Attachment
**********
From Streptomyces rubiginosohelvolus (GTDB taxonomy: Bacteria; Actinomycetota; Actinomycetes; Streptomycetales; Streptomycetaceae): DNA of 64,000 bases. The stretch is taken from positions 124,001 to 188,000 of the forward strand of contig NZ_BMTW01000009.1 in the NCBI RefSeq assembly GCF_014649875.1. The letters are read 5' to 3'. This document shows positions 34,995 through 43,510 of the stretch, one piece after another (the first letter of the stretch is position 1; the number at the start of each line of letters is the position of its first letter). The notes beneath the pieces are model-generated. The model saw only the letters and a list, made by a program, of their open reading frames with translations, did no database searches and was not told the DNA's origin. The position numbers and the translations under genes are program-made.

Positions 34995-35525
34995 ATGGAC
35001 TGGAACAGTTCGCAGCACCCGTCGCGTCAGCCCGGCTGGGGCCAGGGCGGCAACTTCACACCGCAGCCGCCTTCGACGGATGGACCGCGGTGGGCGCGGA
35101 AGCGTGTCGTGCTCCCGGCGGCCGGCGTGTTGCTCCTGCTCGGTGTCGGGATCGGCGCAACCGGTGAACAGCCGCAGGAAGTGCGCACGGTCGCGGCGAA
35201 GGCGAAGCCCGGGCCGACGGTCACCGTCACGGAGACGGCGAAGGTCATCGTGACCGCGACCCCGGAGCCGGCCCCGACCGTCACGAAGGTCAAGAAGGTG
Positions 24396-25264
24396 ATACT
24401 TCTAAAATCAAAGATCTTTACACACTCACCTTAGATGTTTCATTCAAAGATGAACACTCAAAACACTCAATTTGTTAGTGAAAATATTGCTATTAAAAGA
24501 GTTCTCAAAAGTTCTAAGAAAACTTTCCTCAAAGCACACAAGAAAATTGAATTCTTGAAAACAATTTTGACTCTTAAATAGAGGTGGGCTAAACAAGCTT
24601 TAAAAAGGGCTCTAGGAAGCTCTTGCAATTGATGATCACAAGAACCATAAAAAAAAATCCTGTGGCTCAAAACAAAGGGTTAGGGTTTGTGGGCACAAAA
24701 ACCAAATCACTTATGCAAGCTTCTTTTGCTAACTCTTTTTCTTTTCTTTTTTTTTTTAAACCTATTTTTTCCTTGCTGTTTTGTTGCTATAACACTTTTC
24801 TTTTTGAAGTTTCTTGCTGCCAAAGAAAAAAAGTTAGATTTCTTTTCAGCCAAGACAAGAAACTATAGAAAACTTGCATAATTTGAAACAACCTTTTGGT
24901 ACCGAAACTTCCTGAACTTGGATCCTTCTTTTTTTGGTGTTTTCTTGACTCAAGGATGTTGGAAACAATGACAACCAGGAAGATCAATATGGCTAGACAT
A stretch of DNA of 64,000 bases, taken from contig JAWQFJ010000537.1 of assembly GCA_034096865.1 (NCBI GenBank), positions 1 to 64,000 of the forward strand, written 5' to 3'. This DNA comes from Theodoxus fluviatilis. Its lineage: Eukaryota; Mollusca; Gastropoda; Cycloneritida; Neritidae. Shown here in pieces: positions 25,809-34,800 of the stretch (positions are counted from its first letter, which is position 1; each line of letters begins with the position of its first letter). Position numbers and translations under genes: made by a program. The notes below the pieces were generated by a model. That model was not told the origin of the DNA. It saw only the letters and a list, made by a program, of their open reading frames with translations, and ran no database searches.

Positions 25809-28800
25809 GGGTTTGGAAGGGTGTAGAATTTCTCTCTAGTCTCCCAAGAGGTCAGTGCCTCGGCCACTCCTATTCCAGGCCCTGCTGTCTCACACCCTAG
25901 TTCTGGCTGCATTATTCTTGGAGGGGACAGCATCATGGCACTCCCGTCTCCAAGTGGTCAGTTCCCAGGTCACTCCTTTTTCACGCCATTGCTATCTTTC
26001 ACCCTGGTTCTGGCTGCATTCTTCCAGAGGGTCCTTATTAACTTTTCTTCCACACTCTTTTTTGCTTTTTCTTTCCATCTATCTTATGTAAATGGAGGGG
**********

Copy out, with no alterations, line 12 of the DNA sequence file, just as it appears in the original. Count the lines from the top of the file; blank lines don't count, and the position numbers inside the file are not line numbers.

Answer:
24701 ACCAAATCACTTATGCAAGCTTCTTTTGCTAACTCTTTTTCTTTTCTTTTTTTTTTTAAACCTATTTTTTCCTTGCTGTTTTGTTGCTATAACACTTTTC